Caprimulgiformes

Families overview for this order

  • Large nocturnal fruit-eating birds, with hooked bill, wide gape, long wings and tail, and short legs.
  • NW South America to Trinidad.
  • Roosts and nests gregariously in caves, locally from sea-level up to 3400 m; feeds in subtropical forests.

Suggested to constitute two separate families, one Asian, the other Australasian, on basis of DNA-DNA hybridization results#R; some backing for this may be offered by the different nest structures of the two groups, but to date similarities generally considered to outweigh differences, and the proposal has received little support.

  • Small to large, stocky nocturnal birds with strong, wide bill, short legs, and upright stance when perched.
  • Oriental and Australasian Regions.
  • Mainly forest or woodland, several species extending into second growth, wooded savanna or dry scrub; mostly at low elevations, some species reaching 2250 m.
  • Medium-sized nocturnal birds with large head, small body, long wings and tail, and very short legs.
  • Neotropical.
  • Forests, mainly humid.
  • Small to large nocturnal birds, with variegated plumage, large mouth, long wings and tail, and short legs.
  • Cosmopolitan, although absent from polar regions.
  • Desert, grassland and open wooded country to forest, from sea-level up to 4200 m.
  • Small to medium-sized nocturnal birds, with wide but rather weak bill, short legs and upright stance when perching.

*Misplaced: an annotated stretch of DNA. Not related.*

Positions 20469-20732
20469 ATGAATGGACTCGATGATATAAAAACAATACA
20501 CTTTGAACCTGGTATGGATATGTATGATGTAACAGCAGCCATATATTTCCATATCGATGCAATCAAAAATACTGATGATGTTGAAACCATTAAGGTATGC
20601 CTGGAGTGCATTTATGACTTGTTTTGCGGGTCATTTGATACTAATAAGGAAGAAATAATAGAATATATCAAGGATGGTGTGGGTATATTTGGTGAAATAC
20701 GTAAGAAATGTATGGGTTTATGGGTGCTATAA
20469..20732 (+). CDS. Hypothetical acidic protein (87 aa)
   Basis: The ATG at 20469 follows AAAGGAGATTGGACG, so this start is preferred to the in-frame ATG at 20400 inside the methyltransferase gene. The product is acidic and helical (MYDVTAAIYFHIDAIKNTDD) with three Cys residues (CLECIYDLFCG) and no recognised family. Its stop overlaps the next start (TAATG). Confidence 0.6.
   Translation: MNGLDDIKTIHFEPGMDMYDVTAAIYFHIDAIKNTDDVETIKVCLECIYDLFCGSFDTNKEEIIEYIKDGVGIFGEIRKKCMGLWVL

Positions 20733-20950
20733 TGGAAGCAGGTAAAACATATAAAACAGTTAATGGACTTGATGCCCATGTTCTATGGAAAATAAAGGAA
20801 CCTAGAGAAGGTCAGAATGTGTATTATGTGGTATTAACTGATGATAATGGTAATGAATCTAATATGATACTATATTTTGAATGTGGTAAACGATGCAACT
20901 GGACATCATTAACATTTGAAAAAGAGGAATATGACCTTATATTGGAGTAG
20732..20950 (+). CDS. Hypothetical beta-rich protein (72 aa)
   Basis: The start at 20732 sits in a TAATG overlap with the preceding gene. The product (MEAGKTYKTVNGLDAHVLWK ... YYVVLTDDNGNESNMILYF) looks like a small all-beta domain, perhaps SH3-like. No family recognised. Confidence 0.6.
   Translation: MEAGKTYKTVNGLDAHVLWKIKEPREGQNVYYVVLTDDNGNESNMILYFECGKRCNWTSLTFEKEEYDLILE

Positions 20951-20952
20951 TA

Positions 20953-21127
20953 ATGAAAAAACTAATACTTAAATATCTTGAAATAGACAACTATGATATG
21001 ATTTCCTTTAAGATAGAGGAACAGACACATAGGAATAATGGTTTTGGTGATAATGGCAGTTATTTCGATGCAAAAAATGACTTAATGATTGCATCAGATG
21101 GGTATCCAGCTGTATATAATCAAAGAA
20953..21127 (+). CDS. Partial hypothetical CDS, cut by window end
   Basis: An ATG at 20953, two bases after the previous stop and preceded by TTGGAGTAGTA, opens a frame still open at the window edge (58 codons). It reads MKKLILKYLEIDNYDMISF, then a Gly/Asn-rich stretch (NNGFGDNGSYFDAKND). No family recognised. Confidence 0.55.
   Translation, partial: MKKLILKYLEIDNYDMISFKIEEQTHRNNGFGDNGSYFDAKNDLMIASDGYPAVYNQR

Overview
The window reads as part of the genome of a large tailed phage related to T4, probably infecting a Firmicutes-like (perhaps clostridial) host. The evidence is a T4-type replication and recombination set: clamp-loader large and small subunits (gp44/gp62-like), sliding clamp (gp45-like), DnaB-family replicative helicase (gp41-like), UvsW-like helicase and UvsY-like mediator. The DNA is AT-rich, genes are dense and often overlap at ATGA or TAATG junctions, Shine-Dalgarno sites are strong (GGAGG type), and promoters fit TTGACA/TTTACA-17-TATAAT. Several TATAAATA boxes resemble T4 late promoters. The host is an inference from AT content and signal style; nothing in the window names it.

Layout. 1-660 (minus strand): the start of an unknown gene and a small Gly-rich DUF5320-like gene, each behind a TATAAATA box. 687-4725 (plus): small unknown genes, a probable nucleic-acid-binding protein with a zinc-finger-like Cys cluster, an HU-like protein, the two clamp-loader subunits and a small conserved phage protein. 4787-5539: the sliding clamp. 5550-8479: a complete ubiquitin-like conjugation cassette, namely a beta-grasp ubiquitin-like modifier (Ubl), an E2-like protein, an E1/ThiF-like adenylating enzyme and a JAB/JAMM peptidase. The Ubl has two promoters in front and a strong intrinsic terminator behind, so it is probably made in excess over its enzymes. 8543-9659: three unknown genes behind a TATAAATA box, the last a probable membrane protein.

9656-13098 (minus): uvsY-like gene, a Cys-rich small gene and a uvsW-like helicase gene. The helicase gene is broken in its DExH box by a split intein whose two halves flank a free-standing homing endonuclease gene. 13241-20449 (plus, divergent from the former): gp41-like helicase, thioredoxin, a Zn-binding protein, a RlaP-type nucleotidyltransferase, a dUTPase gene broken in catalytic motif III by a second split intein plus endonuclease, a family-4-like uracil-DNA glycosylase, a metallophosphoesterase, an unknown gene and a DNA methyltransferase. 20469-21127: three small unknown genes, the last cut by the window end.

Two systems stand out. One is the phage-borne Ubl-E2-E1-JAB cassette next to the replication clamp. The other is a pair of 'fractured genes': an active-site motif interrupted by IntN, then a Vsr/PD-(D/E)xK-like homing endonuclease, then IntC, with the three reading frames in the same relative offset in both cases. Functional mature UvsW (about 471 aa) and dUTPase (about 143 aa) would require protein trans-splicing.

• Australasia.
  • Mainly forests or woodland, one species extending into open, dry scrubland.
  • Small to large branch-perching swifts, partly glossy, with long wingtips that fold scissor-like across deeply forked tail; two species with erectile forehead-crest, others with facial plumes.
  • Oriental Region E to Solomon Is.
  • Deciduous savanna woodland to evergreen rainforest.
  • Small to medium-sized aerial birds with long, narrow wings and short, thin legs, but strong toes with sharp claws; plumage generally rather drab.
  • Cosmopolitan.
  • Wide variety of habitats, usually not far from water.
  • Small to tiny fast-flying birds, with extensively iridescent plumage, many with strikingly coloured gorget or crest; thin bill extremely variable, from short to extremely long, from straight to sharply curved; feet tiny.
  • New World, mainly Neotropical.
  • Wide variety of habitats, wherever suitable food plants occur, from sea-level up to c. 5000 m, with greatest diversity in submontane zone.